Unsponsored ADRs Attract Investors, Boosting Volume in OTC Securities

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Of the more than 1,000 unsponsored American depositary receipt programs created in the wake of last October's rule change by the US Securities and Exchange Commission, a handful are attracting significant trading interest, helping to boost the profile of the over-the-counter market. Unsponsored ADRs are established by a depositary bank with no direct involvement of the foreign issuer of the underlying shares.

Companies that operate foreign stock exchanges have been among the most active ADRs traded in the OTC markets in the United States recently. The newly created unsponsored ADR for Hong Kong Exchanges and Clearing, the holding company for the Stock Exchange of Hong Kong and the Hong Kong Futures Exchange, traded more than 5.5 million depositary shares in March, for a dollar volume of $52 million, according to Pink OTC Markets. Pink OTC Markets is the leading inter-dealer quotation and trading system for OTC securities.

The unsponsored ADR for the Deutsche Börse traded more than 2 million shares valued at $13 million in the OTC markets in the US in March. Germany's Frankfurtbased stock exchange opened a representative office in Beijing last December and has been actively seeking more foreign listings of its own.

Other actively traded unsponsored ADRs in the US OTC market that were created since October 2008 include a number of Switzerland-based companies: fragrances and flavors maker Givaudan, private bank Julius Baer Holding and Lonza, a chemicals and biotechnology firm.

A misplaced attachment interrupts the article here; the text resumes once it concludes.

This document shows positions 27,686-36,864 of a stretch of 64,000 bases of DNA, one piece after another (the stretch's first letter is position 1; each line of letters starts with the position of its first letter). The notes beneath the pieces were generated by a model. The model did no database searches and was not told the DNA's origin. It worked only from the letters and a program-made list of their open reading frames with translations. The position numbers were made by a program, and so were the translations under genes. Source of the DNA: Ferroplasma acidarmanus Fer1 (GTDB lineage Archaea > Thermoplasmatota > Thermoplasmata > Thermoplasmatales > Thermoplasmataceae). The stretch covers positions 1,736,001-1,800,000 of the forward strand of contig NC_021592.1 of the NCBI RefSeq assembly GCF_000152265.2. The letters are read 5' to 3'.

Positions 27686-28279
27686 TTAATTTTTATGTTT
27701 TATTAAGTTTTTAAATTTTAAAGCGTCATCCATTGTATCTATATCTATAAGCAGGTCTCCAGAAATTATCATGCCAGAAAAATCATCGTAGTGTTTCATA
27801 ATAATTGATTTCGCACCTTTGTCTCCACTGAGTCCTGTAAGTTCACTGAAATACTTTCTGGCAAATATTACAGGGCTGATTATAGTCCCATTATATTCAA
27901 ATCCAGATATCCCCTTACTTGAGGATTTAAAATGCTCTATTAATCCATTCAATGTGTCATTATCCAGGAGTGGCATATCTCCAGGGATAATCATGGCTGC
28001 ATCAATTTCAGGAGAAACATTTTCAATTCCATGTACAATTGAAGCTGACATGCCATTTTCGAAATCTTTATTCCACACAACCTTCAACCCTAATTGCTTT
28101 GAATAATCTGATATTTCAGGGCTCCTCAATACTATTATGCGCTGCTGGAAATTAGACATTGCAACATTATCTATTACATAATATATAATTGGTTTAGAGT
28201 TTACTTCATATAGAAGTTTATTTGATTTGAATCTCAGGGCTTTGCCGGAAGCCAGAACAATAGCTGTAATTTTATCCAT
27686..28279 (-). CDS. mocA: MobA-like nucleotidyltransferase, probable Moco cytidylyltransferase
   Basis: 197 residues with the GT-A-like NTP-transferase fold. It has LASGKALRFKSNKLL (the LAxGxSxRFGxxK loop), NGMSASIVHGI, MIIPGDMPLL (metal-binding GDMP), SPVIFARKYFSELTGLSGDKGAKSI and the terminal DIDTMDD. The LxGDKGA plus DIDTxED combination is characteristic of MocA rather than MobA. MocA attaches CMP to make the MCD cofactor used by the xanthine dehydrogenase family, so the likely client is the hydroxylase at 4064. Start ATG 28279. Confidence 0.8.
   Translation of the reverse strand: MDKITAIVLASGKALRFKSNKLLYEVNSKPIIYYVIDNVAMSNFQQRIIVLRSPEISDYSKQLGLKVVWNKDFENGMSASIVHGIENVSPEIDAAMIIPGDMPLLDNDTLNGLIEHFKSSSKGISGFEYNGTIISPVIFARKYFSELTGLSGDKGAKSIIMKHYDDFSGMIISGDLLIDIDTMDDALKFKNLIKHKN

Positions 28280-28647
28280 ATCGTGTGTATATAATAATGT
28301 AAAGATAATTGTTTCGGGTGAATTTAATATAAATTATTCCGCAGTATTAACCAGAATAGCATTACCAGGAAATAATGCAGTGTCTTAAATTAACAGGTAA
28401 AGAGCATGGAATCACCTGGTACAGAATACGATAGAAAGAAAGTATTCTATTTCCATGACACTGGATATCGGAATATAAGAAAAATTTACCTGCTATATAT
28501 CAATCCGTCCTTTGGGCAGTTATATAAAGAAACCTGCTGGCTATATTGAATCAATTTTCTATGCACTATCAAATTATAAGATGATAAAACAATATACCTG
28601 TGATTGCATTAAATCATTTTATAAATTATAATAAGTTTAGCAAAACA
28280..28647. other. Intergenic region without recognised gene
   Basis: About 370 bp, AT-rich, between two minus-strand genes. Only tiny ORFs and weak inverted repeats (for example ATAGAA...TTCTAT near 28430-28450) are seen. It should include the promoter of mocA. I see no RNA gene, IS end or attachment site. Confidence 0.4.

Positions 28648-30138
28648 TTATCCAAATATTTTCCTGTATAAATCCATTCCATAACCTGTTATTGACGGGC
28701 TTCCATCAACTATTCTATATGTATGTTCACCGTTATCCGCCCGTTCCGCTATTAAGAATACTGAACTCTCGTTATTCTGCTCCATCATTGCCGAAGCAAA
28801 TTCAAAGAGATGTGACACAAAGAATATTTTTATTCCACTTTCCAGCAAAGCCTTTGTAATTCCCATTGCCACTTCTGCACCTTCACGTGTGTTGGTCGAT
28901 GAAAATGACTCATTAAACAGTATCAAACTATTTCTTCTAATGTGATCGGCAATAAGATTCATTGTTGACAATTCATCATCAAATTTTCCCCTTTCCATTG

Reckitt Benckiser, a UK-based manufacturer of household cleansers and personal-care products, also was an active ADR in the OTC securities markets in March, with more than 4.2 million shares traded, with a value of $32 million. French bank Crédit Agricole and tire maker Michelin, along with hypermarket operator Carrefour, also made Pink OTC Markets' listing of active unsponsored ADRs.

Further Trading Gains Likely

"We expect the dollar volume of trading in these unsponsored programs to expand significantly in the next few years, with many of them likely to be upgraded to sponsored programs," says Chelsey Loshak, director of marketing for International OTCQX, the top tier of the OTC markets, which offers greater visibility to investors and is limited to companies that can satisfy financial and disclosure listing standards.

Created in March 2007, OTCQX includes only sponsored ADRs, such as those of Wal-Mart de Mexico, which was among the first to list. Such well-known companies as Adidas, Air France-KLM, BASF, Marks & Spencer, Benetton and Roche Holding use OTCQX as their US trading location. Loshak says OTCQX gives companies a presence in the US markets without duplicative regulatory costs required for fisting on a traditional exchange. French auto maker Peugeot was admitted to OTCQX in April, bringing the total number of companies trading in the top tier to 55 out of more than 5,400 companies trading in Pink OTC Markets.

"Restricted to companies that are listed on a qualified overseas stock exchange, OTCQX separates credible companies from the large number of economically distressed and questionable companies that trade in the OTC markets," Loshak says.

Most of the hundreds of unsponsored ADRs that have been created since last fall have landed in what is known as the grey market. Also known as "other OTC," the grey market has no market makers. Trades in this bottom tier of the OTC markets are reported by broker-dealers to the selfregulatory organization, the Financial Industry Regulatory Authority (Finra), and distributed to market-data vendors.

On Top of the Grey Market

The top-traded ADR in the grey market in March was Japan-based Toppan Printing, which had a volume of $17 million. …